Tunisian Journalists Protest Government Control of Media
Dozens of journalists in Tunis protested Wednesday over what they see an attempt by the recently elected Enhada party-led government to control the media, after its appointment of a controversial new director. Journalists from Tunisian dailies Essabah and Le Temps gathered near government headquarters “calling for a free press and criticising the ruling Islamist party,” according to the AFP. Both groups belong to the Dar Assabah press group, recently appropriated by the Tunisian state, and are angry at the recent appointment of its new director Lotfi Touati. Touati, who is a former head of a newspaper with ties to the Enhada party, has been criticized as a former propagandist of ousted President Ben Ali.
Meanwhile, Human Rights Watch (HRW) called on Tunisia Wednesday to immediately drop the charges and lift the travel ban against former presidential adviser Ayoub Massoudi for criticizing the country’s armed services. According to HRW, “Massoudi was charged on August 15, 2012, with impugning the reputation of the army after being apprehended while passing through customs in Tunis’ airport. “The right to subject public officials to scrutiny and criticism is one of the most basic elements of freedom of expression,” said Eric Goldstein, deputy Middle East and North Africa director at Human Rights Watch. “These charges, and the laws they are based on, should have no place in a democratic Tunisia that respects human rights.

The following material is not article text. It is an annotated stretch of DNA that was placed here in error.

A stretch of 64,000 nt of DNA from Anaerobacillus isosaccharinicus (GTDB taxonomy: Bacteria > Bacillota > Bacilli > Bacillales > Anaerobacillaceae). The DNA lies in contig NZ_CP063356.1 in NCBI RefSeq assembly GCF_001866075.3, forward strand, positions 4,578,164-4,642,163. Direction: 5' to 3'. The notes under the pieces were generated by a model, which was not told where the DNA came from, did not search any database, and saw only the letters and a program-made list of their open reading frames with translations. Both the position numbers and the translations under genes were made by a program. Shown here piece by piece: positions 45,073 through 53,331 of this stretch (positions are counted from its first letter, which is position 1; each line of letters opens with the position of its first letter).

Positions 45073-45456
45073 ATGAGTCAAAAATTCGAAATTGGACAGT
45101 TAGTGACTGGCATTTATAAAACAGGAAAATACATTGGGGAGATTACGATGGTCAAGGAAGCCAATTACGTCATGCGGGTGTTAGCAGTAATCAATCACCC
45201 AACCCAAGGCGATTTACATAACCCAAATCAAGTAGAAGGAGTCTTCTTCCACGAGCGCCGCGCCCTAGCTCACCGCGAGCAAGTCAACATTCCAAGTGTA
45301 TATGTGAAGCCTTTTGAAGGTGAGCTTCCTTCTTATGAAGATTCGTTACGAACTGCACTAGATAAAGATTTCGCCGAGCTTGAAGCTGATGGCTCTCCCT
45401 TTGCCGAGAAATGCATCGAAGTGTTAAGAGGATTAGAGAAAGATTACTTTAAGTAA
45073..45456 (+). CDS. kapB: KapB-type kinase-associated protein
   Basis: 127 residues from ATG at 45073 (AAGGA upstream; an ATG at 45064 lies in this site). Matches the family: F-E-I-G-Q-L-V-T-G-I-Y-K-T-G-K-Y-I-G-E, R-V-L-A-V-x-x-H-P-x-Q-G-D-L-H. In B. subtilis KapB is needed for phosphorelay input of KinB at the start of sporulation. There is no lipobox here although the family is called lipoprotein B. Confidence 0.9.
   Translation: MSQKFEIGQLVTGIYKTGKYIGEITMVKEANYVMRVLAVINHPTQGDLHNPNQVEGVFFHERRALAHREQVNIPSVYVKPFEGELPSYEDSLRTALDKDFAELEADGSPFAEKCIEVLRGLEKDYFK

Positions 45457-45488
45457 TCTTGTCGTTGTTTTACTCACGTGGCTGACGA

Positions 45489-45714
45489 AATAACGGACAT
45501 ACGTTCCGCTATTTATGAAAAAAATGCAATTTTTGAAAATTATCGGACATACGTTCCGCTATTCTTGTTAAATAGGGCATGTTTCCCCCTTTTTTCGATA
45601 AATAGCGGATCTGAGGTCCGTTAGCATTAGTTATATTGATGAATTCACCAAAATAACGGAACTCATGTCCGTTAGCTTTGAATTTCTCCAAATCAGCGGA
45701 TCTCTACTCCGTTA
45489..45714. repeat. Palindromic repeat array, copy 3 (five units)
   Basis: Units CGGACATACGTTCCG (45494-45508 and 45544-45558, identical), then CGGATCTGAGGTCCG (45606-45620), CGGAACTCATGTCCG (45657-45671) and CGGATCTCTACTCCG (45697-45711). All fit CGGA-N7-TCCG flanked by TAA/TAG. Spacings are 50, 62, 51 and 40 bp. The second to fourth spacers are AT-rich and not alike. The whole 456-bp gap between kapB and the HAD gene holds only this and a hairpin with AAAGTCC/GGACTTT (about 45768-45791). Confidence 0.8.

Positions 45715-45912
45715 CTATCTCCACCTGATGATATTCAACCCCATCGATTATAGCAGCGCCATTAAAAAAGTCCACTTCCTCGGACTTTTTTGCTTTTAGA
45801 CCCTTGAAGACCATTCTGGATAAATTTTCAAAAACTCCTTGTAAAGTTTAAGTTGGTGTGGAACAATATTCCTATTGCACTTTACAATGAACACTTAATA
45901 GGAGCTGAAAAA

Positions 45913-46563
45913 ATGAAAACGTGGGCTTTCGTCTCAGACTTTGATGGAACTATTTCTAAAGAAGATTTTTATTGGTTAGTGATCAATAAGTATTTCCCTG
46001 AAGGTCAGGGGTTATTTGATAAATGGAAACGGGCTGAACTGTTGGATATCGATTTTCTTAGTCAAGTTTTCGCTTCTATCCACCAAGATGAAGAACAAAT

Elsewhere, the United Nations Working Group on discrimination against women in law and in practice called on the government of Tunisia “to safeguard the country’s achievements on equality, non-discrimination and women’s human rights.” The Working Group is concerned particularly with Article 28 of the country’s new draft constitution, which they say risks rolling back achievements in women’s human rights and social status. Critics fear that the draft, which defines the position of women as ”complementary to the one of the men in the family,” does not consider women and independent, full individuals.